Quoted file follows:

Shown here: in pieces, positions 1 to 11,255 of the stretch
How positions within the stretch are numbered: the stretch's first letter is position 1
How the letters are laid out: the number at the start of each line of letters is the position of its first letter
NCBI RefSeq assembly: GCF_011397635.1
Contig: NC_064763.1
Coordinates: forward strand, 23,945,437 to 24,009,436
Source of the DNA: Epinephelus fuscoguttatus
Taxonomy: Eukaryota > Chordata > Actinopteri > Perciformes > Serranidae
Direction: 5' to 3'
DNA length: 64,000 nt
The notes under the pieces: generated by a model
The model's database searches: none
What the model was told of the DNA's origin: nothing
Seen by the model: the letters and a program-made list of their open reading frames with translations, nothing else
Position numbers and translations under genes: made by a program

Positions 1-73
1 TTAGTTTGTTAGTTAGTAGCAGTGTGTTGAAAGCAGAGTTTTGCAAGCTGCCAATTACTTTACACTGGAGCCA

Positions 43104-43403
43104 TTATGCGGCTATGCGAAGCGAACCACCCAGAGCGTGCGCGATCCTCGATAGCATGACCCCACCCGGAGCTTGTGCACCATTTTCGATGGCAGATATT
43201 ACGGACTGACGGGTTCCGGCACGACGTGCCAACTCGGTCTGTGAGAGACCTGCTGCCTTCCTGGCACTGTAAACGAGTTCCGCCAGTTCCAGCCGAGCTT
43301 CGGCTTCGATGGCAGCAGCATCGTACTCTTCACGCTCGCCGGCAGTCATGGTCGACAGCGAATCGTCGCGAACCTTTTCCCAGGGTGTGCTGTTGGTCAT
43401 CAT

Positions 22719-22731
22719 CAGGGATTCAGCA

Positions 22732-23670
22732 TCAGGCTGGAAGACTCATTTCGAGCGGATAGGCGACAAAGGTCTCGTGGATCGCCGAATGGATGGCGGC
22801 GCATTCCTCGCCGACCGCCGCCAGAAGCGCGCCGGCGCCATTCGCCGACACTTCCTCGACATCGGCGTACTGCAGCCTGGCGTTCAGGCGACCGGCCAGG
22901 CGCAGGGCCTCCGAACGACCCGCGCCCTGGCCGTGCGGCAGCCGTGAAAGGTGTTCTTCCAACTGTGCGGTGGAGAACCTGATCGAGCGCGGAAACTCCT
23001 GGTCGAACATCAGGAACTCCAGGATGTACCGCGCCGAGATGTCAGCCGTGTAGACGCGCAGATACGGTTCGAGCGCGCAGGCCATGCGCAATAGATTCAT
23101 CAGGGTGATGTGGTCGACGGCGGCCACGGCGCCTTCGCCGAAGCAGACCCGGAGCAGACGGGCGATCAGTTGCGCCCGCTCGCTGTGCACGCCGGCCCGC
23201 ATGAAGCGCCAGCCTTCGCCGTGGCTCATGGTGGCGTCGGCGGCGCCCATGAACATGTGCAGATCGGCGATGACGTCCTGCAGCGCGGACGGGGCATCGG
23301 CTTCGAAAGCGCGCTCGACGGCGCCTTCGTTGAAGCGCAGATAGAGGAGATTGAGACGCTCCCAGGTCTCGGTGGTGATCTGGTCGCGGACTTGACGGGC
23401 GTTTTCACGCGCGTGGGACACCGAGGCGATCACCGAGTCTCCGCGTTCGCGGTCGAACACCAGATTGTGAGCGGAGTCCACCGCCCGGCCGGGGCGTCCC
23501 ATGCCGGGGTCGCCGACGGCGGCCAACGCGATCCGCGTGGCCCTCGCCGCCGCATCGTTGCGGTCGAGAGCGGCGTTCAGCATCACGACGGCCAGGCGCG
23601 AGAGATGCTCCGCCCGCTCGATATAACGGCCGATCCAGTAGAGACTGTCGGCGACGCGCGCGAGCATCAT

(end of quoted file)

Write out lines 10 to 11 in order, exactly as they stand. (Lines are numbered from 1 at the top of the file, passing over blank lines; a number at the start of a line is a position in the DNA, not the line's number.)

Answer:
DNA length: 64,000 nt
The notes under the pieces: generated by a model